The Orphanage wins the EBRD Literature Prize 2022

By Jane  Ross

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  • 20,000 prize split evenly between the writer and translator
  • Prize recognises best work of literary fiction from the EBRD’s regions translated into English

The Orphanage, a novel written by Serhiy Zhadan and translated from Ukrainian by Reilly Costigan-Humes and Isaac Stackhouse Wheeler, has won the 2022 EBRD Literature Prize.

The €20,000 prize will be split between the author and translator.

This is now the fifth year of the EBRD Literature Prize which celebrates the very best in translated literature from the nearly 40 countries where the Bank invests: from central and eastern Europe to Central Asia, the Western Balkans and the southern and eastern Mediterranean.

The €20,000 Prize is awarded to the best work of literary fiction originally written in a language from one of these countries, which has been translated into English and published by a UK or a Europe-based publisher.

The international prize was created in 2017 by the EBRD, in cooperation with the British Council. It is one of the few international literature prizes which recognises both author and translator in equal measure.

The Orphanage (published by Yale University Press) is written by the widely acclaimed Ukrainian novelist and poet, Serhiy Zhadan. Set in contemporary eastern Ukraine, the book is a raw, compelling story of a civilian’s desperate journey through conflict zones to reach home.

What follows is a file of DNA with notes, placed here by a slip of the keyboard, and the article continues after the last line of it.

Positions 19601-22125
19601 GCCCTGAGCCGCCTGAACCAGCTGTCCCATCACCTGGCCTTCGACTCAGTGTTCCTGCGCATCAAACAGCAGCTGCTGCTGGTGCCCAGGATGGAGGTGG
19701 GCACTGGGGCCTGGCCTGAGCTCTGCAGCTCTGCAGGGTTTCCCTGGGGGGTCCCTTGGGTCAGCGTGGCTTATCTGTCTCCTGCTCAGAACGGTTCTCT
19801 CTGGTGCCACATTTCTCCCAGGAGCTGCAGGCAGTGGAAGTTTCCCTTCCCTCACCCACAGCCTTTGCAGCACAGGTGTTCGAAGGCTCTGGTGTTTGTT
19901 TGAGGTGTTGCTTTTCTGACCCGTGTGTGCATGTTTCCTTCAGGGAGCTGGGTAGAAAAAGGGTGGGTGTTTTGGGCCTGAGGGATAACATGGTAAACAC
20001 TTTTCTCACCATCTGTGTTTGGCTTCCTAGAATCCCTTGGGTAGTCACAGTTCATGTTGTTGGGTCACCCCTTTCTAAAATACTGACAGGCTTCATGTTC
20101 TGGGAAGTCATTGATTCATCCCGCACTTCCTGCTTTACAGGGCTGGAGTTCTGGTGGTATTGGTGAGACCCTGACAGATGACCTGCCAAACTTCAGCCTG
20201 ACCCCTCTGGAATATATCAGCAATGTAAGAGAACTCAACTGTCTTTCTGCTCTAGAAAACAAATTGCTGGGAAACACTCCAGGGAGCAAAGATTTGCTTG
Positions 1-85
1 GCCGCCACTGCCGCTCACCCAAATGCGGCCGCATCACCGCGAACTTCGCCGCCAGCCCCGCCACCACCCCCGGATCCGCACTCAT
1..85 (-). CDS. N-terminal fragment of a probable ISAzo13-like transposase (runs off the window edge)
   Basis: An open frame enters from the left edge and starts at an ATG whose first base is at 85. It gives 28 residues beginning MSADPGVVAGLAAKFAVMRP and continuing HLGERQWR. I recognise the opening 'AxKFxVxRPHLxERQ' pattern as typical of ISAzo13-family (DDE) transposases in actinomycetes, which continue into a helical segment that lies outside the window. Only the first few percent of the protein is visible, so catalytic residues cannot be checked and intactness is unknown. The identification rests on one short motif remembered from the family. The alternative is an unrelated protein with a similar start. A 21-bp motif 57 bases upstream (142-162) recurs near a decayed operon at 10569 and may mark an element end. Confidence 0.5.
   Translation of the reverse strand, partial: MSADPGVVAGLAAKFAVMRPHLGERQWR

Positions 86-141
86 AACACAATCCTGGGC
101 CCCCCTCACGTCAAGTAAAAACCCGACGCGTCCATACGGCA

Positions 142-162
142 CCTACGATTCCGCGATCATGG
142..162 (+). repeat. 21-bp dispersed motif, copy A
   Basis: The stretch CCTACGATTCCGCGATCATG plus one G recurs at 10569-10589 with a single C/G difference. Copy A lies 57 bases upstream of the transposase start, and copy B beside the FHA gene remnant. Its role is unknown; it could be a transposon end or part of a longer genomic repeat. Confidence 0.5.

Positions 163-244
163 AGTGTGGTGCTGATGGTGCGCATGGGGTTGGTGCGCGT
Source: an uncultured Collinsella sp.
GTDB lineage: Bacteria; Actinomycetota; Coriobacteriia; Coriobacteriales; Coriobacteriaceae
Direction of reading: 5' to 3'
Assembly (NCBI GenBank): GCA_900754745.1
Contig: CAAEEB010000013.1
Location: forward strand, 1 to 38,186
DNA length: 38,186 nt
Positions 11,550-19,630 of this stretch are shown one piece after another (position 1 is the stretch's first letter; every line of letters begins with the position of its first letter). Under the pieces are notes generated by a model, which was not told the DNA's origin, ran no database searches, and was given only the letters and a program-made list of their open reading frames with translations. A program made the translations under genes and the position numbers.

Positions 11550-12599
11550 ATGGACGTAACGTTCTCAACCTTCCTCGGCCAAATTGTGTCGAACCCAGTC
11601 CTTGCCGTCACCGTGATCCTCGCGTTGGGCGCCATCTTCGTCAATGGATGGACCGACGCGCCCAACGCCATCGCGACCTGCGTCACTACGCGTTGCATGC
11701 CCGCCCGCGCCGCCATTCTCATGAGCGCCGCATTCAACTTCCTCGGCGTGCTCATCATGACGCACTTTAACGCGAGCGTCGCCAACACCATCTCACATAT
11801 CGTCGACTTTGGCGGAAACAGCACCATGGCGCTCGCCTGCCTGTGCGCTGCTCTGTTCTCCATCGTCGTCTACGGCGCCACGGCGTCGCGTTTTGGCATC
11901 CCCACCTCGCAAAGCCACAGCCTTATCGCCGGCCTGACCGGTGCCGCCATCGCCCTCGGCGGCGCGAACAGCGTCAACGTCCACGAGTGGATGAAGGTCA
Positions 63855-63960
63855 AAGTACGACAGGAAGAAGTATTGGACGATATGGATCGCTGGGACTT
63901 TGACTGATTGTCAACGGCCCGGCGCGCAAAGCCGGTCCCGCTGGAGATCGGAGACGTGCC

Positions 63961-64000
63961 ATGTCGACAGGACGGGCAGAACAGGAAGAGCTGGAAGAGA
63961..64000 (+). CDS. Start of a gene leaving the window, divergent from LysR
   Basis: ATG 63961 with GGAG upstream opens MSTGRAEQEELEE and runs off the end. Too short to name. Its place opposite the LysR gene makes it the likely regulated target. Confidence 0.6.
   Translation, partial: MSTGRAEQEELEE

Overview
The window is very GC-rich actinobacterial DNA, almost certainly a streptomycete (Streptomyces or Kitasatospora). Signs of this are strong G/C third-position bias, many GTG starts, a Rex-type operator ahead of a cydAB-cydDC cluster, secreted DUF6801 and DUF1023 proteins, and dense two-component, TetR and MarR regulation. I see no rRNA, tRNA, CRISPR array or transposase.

Toby Lichtig, Chair of the independent judging panel, said: “ A schoolteacher travels across the war-torn Donbas in Ukraine to pick up his nephew from a residential school. The pair then travel back home together. Belying the simplicity of this storyline is Serhiy Zhadan’s extraordinary, explosive, tender, angry and poetic novel of a country riven by conflict, and the absurdities, banalities, horrors and moments of human connection that war occasions. The Orphanage was timely when it first appeared in Ukrainian in 2017, it was timely when it first appeared in Reilly Costigan-Humes and Isaac Stackhouse Wheeler’s excellent translation last year, and it is even more grimly timely now.”

Announcing the winner of this year’s Literature Prize at a virtual Award Ceremony today, Odile Renaud-Basso, EBRD President, said:  “With all of the world’s attention on many of our EBRD’s countries of operations, for devastating reasons, the EBRD Literature Prize reminds us of the power of literature to convey urgent experiences, bridge cultural divides and unite us in our shared humanity.”